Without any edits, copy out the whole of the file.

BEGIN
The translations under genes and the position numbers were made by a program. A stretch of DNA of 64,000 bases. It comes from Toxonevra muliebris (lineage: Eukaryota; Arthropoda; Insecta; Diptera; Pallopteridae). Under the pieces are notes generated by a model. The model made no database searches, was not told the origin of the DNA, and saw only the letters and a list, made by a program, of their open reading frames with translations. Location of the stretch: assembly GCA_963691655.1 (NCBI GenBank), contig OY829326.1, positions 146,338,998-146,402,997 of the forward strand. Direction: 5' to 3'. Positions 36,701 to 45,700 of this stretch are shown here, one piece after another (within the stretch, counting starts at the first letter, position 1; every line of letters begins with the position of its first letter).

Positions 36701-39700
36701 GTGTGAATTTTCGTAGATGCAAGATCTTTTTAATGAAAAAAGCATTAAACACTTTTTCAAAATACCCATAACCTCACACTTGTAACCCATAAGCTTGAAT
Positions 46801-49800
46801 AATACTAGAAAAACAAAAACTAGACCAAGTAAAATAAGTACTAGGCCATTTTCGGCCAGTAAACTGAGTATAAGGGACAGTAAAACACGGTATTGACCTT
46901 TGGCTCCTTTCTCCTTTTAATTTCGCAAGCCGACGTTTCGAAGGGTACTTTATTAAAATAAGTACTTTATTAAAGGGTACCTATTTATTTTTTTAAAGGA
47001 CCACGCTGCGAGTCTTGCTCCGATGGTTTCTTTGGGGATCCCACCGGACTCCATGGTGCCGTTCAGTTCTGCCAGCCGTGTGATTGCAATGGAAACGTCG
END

The translations under genes and the position numbers were made by a program. A stretch of DNA of 64,000 bases. It comes from Toxonevra muliebris (lineage: Eukaryota; Arthropoda; Insecta; Diptera; Pallopteridae). Under the pieces are notes generated by a model. The model made no database searches, was not told the origin of the DNA, and saw only the letters and a list, made by a program, of their open reading frames with translations. Location of the stretch: assembly GCA_963691655.1 (NCBI GenBank), contig OY829326.1, positions 146,338,998-146,402,997 of the forward strand. Direction: 5' to 3'. Positions 36,701 to 45,700 of this stretch are shown here, one piece after another (within the stretch, counting starts at the first letter, position 1; every line of letters begins with the position of its first letter).

Positions 36701-39700
36701 GTGTGAATTTTCGTAGATGCAAGATCTTTTTAATGAAAAAAGCATTAAACACTTTTTCAAAATACCCATAACCTCACACTTGTAACCCATAAGCTTGAAT
Positions 46801-49800
46801 AATACTAGAAAAACAAAAACTAGACCAAGTAAAATAAGTACTAGGCCATTTTCGGCCAGTAAACTGAGTATAAGGGACAGTAAAACACGGTATTGACCTT
46901 TGGCTCCTTTCTCCTTTTAATTTCGCAAGCCGACGTTTCGAAGGGTACTTTATTAAAATAAGTACTTTATTAAAGGGTACCTATTTATTTTTTTAAAGGA
47001 CCACGCTGCGAGTCTTGCTCCGATGGTTTCTTTGGGGATCCCACCGGACTCCATGGTGCCGTTCAGTTCTGCCAGCCGTGTGATTGCAATGGAAACGTCG